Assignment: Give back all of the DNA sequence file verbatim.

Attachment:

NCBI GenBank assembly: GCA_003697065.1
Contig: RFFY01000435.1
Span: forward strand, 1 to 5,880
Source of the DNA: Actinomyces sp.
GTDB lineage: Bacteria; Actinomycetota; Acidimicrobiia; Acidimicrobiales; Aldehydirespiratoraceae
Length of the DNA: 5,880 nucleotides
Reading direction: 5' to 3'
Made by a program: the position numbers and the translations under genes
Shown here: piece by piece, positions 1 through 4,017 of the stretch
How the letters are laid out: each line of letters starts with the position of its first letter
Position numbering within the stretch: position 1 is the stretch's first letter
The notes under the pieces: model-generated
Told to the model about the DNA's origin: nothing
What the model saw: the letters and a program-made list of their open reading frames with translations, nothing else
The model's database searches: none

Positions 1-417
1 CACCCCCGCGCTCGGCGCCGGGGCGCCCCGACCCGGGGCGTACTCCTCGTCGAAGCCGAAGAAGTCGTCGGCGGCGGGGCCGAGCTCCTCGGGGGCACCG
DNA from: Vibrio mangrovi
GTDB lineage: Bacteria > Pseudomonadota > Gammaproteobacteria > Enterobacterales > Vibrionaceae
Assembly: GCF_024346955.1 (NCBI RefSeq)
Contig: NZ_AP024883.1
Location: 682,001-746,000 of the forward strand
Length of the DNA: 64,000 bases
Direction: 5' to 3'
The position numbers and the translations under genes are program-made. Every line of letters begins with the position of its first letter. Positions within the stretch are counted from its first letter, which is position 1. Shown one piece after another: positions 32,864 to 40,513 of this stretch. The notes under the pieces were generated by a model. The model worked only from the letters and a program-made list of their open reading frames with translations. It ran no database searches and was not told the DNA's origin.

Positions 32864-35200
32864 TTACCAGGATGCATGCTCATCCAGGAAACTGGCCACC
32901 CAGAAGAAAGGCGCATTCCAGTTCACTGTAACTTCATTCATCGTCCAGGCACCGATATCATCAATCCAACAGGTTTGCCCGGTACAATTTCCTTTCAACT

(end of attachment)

NCBI GenBank assembly: GCA_003697065.1
Contig: RFFY01000435.1
Span: forward strand, 1 to 5,880
Source of the DNA: Actinomyces sp.
GTDB lineage: Bacteria; Actinomycetota; Acidimicrobiia; Acidimicrobiales; Aldehydirespiratoraceae
Length of the DNA: 5,880 nucleotides
Reading direction: 5' to 3'
Made by a program: the position numbers and the translations under genes
Shown here: piece by piece, positions 1 through 4,017 of the stretch
How the letters are laid out: each line of letters starts with the position of its first letter
Position numbering within the stretch: position 1 is the stretch's first letter
The notes under the pieces: model-generated
Told to the model about the DNA's origin: nothing
What the model saw: the letters and a program-made list of their open reading frames with translations, nothing else
The model's database searches: none

Positions 1-417
1 CACCCCCGCGCTCGGCGCCGGGGCGCCCCGACCCGGGGCGTACTCCTCGTCGAAGCCGAAGAAGTCGTCGGCGGCGGGGCCGAGCTCCTCGGGGGCACCG
DNA from: Vibrio mangrovi
GTDB lineage: Bacteria > Pseudomonadota > Gammaproteobacteria > Enterobacterales > Vibrionaceae
Assembly: GCF_024346955.1 (NCBI RefSeq)
Contig: NZ_AP024883.1
Location: 682,001-746,000 of the forward strand
Length of the DNA: 64,000 bases
Direction: 5' to 3'
The position numbers and the translations under genes are program-made. Every line of letters begins with the position of its first letter. Positions within the stretch are counted from its first letter, which is position 1. Shown one piece after another: positions 32,864 to 40,513 of this stretch. The notes under the pieces were generated by a model. The model worked only from the letters and a program-made list of their open reading frames with translations. It ran no database searches and was not told the DNA's origin.

Positions 32864-35200
32864 TTACCAGGATGCATGCTCATCCAGGAAACTGGCCACC
32901 CAGAAGAAAGGCGCATTCCAGTTCACTGTAACTTCATTCATCGTCCAGGCACCGATATCATCAATCCAACAGGTTTGCCCGGTACAATTTCCTTTCAACT